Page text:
When simple seems incomprehensible

[Update: here’s a video of the demo . . . Note: When you watch it on the YouTube site, you’ll probably like it better in a pop out window so you can resize it a bit larger. Direct YouTube link.  ]


When the demo gods are against you, what are you going to do?

Sometimes the problem that causes a demo to crash and burn is something horribly complex and difficult to diagnose, and sometimes it’s the simplest thing that can cause a demo to go wrong.

And when you’re in front of a bunch of folks, sometimes a simple issue looks horribly complex. Unfortunately this was the case during my DevConnections session this afternoon. The problem looked huge. My Web Performance Tests wouldn’t complete successfully. The load tests wouldn’t run. I would walk through my web application, no problem. I’d make the recording, no problem. But when it came time to run the automated test: problem.

A failing test. . .     


The thing is, I had been running through this demo for a few days. And it had never failed like this. I even ran a load test prior to the session, while I was waiting on folks to arrive, and it seemed to be working.

All systems go, right?


And I just couldn’t figure out what was going on. I tried running against IIS Express, against the site in IIS itself, and it would display fine in the browser, but when I tried to run the test against it, it would fail. I closed down VS and re-opened it, but no. That wasn’t it either. Crash and burn. Flames everywhere.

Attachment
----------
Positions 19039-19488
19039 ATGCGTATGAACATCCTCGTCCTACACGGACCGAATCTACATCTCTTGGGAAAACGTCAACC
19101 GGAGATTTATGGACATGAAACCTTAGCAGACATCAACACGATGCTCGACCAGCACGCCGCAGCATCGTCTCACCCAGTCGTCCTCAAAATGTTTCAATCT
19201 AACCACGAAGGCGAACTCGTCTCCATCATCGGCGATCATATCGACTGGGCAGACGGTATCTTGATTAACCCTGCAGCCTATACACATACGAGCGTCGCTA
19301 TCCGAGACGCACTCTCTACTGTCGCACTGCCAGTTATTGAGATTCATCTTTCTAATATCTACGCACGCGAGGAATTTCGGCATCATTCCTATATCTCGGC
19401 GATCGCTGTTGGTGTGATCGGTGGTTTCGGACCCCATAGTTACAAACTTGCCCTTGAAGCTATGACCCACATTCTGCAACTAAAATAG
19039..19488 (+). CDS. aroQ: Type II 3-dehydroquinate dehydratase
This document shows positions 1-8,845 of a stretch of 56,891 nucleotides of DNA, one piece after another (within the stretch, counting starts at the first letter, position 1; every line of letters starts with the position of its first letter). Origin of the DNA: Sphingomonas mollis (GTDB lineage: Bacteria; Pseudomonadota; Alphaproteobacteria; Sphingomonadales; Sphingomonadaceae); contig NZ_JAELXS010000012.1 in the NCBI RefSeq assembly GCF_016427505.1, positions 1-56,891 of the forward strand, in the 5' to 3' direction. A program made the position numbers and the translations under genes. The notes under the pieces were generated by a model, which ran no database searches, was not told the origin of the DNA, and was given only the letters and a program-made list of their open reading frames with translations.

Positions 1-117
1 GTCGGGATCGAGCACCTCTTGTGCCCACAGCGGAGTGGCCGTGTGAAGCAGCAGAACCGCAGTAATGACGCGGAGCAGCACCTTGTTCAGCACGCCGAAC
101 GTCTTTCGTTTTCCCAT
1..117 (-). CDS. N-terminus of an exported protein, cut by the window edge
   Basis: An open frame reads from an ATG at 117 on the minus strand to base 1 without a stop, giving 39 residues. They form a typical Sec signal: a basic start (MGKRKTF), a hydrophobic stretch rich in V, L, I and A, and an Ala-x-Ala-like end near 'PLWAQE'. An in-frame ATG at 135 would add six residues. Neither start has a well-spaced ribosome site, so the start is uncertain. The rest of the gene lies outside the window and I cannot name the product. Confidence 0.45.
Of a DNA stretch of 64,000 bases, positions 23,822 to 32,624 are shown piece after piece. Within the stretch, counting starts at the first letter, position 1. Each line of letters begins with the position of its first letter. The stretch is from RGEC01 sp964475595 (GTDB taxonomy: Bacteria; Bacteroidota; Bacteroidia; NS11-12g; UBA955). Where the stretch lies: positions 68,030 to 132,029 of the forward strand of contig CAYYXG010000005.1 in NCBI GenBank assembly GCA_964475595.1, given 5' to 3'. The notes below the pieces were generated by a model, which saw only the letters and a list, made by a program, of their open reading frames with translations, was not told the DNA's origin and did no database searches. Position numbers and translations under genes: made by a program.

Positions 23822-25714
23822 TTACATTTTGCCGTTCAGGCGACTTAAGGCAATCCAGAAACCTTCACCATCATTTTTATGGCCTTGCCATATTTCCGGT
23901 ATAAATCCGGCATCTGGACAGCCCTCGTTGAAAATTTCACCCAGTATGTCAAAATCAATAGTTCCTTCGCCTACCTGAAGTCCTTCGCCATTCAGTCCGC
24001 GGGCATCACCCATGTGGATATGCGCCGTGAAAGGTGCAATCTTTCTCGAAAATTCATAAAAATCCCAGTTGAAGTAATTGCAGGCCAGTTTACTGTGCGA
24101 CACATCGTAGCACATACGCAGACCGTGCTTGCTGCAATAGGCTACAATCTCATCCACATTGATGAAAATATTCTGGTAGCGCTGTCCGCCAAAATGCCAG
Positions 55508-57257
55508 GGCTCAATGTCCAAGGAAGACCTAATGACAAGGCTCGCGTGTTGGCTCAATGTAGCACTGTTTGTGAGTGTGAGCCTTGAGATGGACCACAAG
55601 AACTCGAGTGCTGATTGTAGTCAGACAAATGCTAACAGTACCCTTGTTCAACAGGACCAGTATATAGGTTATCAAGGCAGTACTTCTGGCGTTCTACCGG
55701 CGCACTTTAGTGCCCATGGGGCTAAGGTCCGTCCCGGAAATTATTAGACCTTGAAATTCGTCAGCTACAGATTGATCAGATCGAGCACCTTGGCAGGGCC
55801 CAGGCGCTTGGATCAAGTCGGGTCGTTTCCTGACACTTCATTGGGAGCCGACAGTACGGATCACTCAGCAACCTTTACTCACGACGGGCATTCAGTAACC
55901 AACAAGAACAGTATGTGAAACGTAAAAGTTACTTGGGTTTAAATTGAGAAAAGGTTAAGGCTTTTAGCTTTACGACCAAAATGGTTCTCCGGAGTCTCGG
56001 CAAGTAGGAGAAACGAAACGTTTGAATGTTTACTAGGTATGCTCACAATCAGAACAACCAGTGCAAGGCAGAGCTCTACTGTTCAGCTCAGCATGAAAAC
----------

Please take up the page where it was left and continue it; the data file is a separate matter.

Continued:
Fortunately I had made some screen shots and was able to talk about what things should have looked like, but. . .

That’s kind of like the difference between
showing you a picture of a key lime pie while telling you how good it is,
and handing you a piece of key lime pie to let you taste for yourself.

It’s just not the same thing. Totally lame.

So, of course, as soon as I got out of the room and sat in a chair and looked at the screen, I saw the problem.

The web site in the browser. . .     



The web site in the test run results. . .     


See the red X of death in the test run results? Over there, where the RSS button image is supposed to be?

Yeah, that was the problem. The image was cached in the browser. But the automated web test wasn’t going to have any of that… it wanted to SEE it. It wanted to get the image from the source; it didn’t want a cached version. So it failed the result.

During the session, all I should have done was expanded any one of the failed steps to the lowest node, such as this:

The culprit. . .     


When I pulled the source code for my public web site and got it running on my laptop, I’d forgotten to change the reference to the RSS button image. Which pointed back to SnowstormLife.com. On the internet.


But in the session itself, I wasn’t connected. As a result, the automated test run couldn’t resolve the image location. The test results were just sitting there, trying to tell me that that was the issue. Screaming at me!

But I missed it.

And this was a session on testing. And figuring out what’s going on with an application that’s being developed. Ironic, eh?


I guess this is what A-Rod feels like in October.

So, even though this falls into the “too little, too late” category, I’m going to record the demo (a working version) and post it online for you to watch. If you’re interested. I’ll update my blog entry with the link once I’ve posted it.

And in the meantime here’s a link to my slides, which are already online: http://bit.ly/eT5P6M. Feel free to download them, print them out, then throw them into the shredder. That’s what I’m going to do. Then the demo gods will be happy and I’ll be able to move on.

Anyway, thanks for coming to the session. Wish I could have let you taste the piece of the key lime pie. It’s delicious.

— bliz

P.S. Baris, I hope you enjoy the Zune!!!